Situated between the huge bulk of Skiddaw and the gentle beauty of Derwentwater, Keswick has become the major centre for tourism in the north lakes. It is connected to the trains at Windermere station by the 555 bus service.
This pretty market town offers a wide range of attractions for visitors, from shops and restaurants to museums with a difference, and boating trips around Derwentwater. In 1276 Edward I granted the town its market charter, and the Saturday market continues to this day. In the centre if the Main Street is the Moot Hall, now home to the Tourist Information Centre.
The original settlement was at Crosthwaite, on the Western side of the town. The first Church at Crosthwaite was built in 553 AD, and named St Kentigern. Canon Rawnsley served the church as vicar from 1883-1917. He was one of the co-founders of the National Trust, which owns much land in the area.
The rural economy was transformed in the reign of Elizabeth I, when minerals, copper in particular, were discovered in Newlands and Borrowdale. During her reign, skilled miners were brought to the area from as far away as Germany. The discovery of black lead at Seathwaite in the 16th century sparked off pencil making which is still the major industry in the town. The Pencil Museum tells the story of pencil making in Keswick.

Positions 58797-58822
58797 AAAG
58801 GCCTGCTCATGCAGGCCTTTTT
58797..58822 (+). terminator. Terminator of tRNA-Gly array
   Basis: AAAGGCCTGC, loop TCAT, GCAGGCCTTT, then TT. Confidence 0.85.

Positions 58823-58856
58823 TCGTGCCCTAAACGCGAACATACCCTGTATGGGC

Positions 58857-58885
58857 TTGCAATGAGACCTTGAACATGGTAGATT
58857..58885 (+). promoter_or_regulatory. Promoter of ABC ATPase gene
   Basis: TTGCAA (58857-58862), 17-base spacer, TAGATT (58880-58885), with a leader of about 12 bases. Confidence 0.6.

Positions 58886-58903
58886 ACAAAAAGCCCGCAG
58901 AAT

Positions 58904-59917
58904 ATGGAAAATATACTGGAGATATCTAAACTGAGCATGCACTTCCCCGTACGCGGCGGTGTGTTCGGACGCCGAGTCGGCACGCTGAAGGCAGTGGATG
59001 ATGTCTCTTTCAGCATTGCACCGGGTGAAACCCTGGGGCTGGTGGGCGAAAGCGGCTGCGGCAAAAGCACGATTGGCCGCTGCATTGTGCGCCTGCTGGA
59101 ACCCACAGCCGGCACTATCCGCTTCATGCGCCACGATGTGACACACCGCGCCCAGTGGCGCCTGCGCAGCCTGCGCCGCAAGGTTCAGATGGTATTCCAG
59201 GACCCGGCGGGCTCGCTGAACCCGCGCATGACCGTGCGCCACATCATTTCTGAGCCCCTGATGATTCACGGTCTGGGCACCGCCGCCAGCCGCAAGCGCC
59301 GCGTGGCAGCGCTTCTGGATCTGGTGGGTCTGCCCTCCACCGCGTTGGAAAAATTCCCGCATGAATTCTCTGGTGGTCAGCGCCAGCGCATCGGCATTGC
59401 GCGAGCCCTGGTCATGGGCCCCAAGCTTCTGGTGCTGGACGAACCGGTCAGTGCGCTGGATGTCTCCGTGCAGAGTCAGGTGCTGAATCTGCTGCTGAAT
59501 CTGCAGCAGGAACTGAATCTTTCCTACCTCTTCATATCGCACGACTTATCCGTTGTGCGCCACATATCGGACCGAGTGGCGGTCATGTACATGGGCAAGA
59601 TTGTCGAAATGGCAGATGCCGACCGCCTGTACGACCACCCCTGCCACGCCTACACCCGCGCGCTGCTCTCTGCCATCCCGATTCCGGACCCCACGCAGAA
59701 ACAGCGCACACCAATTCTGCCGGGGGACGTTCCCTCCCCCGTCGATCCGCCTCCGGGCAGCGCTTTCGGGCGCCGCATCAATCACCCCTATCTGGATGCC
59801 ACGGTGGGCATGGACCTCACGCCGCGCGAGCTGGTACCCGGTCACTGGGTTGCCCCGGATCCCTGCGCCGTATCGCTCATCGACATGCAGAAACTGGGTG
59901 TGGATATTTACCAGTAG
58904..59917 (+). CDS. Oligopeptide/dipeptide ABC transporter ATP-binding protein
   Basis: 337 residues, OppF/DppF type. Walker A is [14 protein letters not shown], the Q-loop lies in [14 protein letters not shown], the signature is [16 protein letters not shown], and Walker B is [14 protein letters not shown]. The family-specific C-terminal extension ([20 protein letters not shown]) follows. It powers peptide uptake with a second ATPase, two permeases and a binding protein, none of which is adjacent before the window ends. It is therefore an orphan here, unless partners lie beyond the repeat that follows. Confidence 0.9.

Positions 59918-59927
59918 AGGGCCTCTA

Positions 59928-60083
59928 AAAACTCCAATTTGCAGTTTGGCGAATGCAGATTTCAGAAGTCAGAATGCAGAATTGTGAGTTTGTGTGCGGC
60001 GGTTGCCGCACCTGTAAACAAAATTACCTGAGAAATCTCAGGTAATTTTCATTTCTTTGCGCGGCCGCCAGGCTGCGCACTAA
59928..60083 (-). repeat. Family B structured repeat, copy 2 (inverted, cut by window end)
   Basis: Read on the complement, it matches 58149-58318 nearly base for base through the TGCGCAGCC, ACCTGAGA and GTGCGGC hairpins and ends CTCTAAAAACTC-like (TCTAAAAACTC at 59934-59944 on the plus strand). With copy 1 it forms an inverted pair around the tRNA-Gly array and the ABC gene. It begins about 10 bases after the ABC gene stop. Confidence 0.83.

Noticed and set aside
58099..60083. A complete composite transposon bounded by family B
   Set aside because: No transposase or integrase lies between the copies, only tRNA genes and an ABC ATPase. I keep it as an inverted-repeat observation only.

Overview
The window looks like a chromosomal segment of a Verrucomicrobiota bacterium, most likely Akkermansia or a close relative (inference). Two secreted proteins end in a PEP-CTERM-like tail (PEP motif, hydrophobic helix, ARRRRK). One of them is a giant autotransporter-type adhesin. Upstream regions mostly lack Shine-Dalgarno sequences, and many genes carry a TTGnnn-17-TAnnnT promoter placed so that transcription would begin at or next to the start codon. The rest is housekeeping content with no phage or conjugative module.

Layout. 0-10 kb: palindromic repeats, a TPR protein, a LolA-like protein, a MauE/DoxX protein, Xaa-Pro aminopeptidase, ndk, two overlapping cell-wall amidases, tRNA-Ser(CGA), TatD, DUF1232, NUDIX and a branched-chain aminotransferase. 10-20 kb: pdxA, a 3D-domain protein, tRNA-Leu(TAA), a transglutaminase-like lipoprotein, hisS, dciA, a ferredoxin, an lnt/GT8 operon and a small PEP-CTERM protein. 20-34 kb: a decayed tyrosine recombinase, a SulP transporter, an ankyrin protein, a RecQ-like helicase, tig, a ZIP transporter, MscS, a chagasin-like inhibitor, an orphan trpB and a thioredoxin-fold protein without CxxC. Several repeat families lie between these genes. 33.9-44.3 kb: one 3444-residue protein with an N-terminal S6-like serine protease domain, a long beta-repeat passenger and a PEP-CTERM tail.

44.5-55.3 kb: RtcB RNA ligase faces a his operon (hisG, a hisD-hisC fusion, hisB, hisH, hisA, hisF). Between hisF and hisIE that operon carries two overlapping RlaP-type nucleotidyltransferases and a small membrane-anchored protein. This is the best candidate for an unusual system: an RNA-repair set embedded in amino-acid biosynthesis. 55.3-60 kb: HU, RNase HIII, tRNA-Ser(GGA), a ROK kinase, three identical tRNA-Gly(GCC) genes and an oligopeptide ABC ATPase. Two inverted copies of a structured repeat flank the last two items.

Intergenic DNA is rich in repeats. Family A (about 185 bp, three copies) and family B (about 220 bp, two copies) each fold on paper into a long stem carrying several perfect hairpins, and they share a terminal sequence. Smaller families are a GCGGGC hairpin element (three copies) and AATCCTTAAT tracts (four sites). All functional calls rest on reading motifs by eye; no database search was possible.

Between 1885, when she was 19, and 1907, Beatrix Potter spent summer holidays at Lingholm and Fawe Park, the two stately homes whose estates now occupy most of the north western side of Derwentwater. The two houses, their gardens and the surrounding landscape provided material for several of her books.
The Museum & Art Gallery is a purpose built Victorian museum, hardly changed today since it was created, with a local history collection, and original manuscripts from the Lake Poets.
At Friars Crag is a memorial, unveiled in 1900, to John Ruskin, who had many associations with Keswick. He once said Keswick was a place almost too beautiful to live in. There is also a memorial to Canon Rawnsley.
The Theatre by the Lake between the lakeside car-park and Derwentwater is a purpose built theatre attracting visitors from a vide area.
At the southern end of Derwentwater is the valley of Borrowdale, leading to the Honister Pass, and on to the smaller lakes of Buttermere, Crummock Water, and Loweswater.